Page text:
I came across this phrase in a book:


Obviously (and also confirmed by Weblio) it is describing a quality of the peninsula, but I'm curious as to what exactly it means, and how/when it can be used.

I found a forum discussion on its use as compared to なる, but it doesn't seem to me to be used in the same way as where I found it. (It generally concluded that is was a transitive version of なる...which I can't say is wrong, but I don't think I really understood what they were trying to say, and I think it requires a particle {?} in order to be used like that.)

  • 1
    As a sidenote: this usage seems more suited for poetry than everyday conversation.
    – summea
    Commented Mar 1, 2012 at 19:05

2 Answers 2


In this case, なす appears to translate to something like "made" or "like" (as in, "made-green" or "like-green" in regards to the growth of foliage.) 緑なす can also relate to one having glossy, dark hair.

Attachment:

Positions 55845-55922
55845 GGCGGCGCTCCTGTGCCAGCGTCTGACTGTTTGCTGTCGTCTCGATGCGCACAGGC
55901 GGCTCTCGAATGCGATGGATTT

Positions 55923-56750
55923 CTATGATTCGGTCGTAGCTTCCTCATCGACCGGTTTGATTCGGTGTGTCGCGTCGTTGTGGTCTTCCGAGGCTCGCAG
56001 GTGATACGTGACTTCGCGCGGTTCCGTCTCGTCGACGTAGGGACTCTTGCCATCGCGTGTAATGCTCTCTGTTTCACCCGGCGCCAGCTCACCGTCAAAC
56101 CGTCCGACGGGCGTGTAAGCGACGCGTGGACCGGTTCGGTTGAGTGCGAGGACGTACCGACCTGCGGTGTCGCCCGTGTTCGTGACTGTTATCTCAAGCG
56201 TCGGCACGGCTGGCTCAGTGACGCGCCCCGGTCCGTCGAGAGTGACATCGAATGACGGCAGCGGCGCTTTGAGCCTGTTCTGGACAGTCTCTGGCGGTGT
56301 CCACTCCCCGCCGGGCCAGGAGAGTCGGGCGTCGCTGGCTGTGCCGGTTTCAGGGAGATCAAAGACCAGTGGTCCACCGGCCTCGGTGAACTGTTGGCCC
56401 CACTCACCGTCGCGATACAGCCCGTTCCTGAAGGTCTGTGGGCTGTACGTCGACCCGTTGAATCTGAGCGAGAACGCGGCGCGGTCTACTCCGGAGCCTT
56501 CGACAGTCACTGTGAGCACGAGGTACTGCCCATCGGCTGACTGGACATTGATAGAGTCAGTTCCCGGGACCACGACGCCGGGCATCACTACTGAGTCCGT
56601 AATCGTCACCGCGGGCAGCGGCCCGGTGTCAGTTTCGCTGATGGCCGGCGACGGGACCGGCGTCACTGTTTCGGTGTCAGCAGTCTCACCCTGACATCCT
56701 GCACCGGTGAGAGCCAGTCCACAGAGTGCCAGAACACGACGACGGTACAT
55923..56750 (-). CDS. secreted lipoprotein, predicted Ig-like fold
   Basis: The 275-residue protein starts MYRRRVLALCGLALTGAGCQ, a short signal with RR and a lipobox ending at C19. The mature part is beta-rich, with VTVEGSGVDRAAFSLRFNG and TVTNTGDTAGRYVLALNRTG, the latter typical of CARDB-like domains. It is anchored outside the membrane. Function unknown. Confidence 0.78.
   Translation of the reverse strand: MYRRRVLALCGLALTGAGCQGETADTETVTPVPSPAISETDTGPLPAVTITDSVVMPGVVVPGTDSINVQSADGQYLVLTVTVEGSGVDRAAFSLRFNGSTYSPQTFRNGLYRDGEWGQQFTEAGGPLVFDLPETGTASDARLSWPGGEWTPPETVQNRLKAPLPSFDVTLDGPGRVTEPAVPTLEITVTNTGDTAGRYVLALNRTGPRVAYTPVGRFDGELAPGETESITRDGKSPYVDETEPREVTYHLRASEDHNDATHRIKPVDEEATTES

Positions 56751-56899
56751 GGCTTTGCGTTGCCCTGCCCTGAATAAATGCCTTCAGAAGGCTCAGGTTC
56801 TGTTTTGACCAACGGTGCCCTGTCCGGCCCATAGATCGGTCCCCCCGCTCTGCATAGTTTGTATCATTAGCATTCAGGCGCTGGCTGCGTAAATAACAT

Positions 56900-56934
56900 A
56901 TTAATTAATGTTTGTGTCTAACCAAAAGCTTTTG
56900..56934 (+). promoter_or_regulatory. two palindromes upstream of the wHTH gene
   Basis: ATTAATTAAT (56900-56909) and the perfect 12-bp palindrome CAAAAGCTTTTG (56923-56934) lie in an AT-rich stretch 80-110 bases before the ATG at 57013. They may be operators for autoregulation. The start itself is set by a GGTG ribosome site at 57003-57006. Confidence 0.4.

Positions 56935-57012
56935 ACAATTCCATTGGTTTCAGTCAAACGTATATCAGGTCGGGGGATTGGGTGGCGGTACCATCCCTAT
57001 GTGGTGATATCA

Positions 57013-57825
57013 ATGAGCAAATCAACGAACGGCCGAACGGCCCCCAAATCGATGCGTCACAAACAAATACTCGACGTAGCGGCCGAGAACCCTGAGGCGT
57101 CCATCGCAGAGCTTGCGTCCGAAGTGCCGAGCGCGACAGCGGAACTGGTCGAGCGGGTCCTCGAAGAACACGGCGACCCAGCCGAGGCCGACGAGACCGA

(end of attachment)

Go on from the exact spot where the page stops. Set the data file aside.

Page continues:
But I would suggest that なす preceded with a color does not always equate to this type of usage. 緑 seems to be special as it relates to natural colors or foliage (see second definition on this dictionary entry.)

In regard to the actual use of なす here, it may historically be a remnant from poetic usage. See this possible explanation (No.640) for more information (though this is only, evidently, speculation.)

Although it's not preceded by a color, this possible explanation cites a use of なす in a particular poetic verse by 加藤楸邨{かとうしゅうそん} (reference):



nasu is a suffix that is attached to nouns and means "like" or "similar to". Some of these phrases are more common than others such as 山なす大波 "a mountain-like large wave".

But in this case, "midori nasu" is a common phrase meaning for trees and plants to grow in abundance. So it is a peninsula rich in plant life.

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